Ph.D. University of Virginia, History, 2013
M.A. University of Virginia, History, 2008
B.A. Sarah Lawrence College, 2006
I’m a historian of politics and youth and comedy and food and booze, in 19th and early 20th century America. I like any subject that makes the past feel human and immediate, and I try to engage both the public and scholars.
My first book, The Virgin Vote: How Young Americans Made Democracy Social, Politics Personal, and Voting Popular in the Nineteenth Century, uncovered the forgotten era when young men and women were the most engaged demographic in American politics. Millions of children, youths, and young adults forced their way into the life of their democracy, while their democracy forced its way into their personal lives.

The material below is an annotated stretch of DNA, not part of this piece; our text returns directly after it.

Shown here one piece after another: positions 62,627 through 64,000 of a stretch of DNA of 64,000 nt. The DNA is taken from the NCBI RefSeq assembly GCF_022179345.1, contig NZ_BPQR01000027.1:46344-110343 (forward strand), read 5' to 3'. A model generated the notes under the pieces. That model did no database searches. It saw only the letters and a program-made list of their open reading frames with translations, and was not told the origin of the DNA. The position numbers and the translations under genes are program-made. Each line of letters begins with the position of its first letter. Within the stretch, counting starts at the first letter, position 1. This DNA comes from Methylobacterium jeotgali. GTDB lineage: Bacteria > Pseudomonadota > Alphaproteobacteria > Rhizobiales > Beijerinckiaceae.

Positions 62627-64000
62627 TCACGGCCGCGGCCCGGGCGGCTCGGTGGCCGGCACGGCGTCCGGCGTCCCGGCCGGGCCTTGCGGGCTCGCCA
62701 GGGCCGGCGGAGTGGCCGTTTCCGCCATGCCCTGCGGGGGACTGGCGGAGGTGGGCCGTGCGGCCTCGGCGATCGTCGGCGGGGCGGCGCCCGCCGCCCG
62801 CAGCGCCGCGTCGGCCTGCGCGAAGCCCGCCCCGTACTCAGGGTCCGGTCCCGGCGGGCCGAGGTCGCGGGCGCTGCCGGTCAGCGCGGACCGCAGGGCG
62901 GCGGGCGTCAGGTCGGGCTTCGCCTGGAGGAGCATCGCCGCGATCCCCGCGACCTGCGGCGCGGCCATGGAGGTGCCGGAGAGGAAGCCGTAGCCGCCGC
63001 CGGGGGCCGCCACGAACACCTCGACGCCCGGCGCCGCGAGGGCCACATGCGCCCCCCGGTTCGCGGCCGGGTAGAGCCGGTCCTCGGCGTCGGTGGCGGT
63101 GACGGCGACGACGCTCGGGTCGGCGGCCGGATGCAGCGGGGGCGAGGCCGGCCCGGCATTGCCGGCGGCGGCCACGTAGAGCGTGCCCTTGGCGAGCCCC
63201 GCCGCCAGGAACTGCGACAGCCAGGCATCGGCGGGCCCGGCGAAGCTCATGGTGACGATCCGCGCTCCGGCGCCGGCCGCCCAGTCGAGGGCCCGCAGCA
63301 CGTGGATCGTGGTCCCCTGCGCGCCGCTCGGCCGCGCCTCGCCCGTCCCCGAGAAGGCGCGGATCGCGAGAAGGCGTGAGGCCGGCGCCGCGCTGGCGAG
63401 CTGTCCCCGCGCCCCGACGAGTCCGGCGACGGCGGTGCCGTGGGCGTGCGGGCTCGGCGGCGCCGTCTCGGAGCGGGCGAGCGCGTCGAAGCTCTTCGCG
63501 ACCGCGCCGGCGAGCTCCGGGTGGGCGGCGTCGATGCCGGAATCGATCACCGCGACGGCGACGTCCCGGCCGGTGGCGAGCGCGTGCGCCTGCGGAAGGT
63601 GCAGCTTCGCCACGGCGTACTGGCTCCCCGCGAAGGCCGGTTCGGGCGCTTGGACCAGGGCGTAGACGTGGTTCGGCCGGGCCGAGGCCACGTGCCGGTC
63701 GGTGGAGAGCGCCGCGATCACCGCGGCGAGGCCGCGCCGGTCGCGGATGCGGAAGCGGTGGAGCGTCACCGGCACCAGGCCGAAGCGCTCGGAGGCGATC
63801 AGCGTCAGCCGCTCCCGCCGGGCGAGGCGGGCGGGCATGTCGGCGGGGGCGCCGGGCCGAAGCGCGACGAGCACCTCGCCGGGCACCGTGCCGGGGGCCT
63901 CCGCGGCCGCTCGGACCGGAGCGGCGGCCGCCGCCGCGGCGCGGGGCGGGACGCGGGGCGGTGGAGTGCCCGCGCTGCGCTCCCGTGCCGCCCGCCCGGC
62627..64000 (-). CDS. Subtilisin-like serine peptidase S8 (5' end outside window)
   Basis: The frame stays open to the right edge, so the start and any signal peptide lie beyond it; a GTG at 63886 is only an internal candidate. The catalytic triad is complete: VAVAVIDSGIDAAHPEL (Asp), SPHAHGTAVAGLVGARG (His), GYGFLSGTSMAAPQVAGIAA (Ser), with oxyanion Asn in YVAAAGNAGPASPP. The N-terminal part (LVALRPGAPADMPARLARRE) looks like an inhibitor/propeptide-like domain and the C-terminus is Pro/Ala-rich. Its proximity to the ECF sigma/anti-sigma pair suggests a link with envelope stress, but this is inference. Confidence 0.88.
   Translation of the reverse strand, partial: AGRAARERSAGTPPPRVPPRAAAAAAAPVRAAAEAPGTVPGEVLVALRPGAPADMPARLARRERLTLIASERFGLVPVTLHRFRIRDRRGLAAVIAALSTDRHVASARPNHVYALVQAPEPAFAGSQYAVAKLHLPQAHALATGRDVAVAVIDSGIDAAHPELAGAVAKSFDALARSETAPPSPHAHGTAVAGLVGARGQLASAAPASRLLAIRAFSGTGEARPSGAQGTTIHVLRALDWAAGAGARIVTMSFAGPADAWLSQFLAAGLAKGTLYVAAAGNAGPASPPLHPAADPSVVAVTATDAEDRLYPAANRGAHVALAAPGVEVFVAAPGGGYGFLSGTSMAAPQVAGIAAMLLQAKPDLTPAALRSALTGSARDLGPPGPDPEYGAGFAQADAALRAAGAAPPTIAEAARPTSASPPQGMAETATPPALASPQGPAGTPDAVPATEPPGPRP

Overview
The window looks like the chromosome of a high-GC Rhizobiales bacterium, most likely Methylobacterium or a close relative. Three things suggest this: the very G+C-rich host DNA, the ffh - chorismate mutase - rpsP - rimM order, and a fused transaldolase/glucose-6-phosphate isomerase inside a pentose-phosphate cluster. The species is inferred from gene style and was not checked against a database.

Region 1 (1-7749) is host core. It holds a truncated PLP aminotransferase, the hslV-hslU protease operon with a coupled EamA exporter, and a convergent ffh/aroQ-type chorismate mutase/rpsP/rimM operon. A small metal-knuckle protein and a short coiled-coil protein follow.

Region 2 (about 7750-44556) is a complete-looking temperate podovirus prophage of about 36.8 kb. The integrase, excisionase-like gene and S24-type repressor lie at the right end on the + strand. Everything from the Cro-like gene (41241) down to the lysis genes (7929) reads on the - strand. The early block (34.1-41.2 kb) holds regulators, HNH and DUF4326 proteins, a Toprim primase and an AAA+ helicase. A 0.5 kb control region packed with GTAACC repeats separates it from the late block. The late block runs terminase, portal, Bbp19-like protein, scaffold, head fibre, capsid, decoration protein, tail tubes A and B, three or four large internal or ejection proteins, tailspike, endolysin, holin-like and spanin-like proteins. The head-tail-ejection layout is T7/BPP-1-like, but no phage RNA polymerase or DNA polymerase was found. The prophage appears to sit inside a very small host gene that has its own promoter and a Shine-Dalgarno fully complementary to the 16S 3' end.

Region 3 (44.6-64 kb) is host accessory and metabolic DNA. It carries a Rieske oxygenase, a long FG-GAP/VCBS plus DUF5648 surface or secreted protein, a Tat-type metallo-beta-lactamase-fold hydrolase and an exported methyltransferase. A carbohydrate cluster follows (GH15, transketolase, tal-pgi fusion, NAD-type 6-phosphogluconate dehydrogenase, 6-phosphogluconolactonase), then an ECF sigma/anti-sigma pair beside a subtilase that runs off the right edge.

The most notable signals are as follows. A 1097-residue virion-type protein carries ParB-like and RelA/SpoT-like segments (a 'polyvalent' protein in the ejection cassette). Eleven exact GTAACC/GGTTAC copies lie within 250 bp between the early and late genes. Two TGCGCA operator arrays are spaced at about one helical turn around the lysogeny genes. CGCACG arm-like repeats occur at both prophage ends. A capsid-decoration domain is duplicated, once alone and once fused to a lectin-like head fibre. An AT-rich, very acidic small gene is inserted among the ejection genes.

I’m currently working on a second book: The Rage of Reform: A Father, A Daughter, and the Rise and Fall (and Rise Again) of Political Anger. It is about the period, between 1865 and 1905, when a public, partisan, passionate campaign culture threatened to undermine Americans’ faith in their democracy. It tells this story by following the charismatic, frustrating, fantastically ubiquitous political dynasty of Congressman William “Pig Iron” Kelley and his reforming daughter Florence Kelley, whose rocky personal bond mirrored their nation’s struggle.
Ultimately, The Rage of Reform is the origin story of “normal” politics, explaining how the fight over 19th century democracy created new attitudes towards voting rights, civility, the press, government expertise, and leadership that many have come to consider timeless. In the 21st century, as Americans experience the return of heated, tribal politics, we might look back to this era and ask: how were our abnormal norms created?
I always appreciate feedback, so please feel to contact me.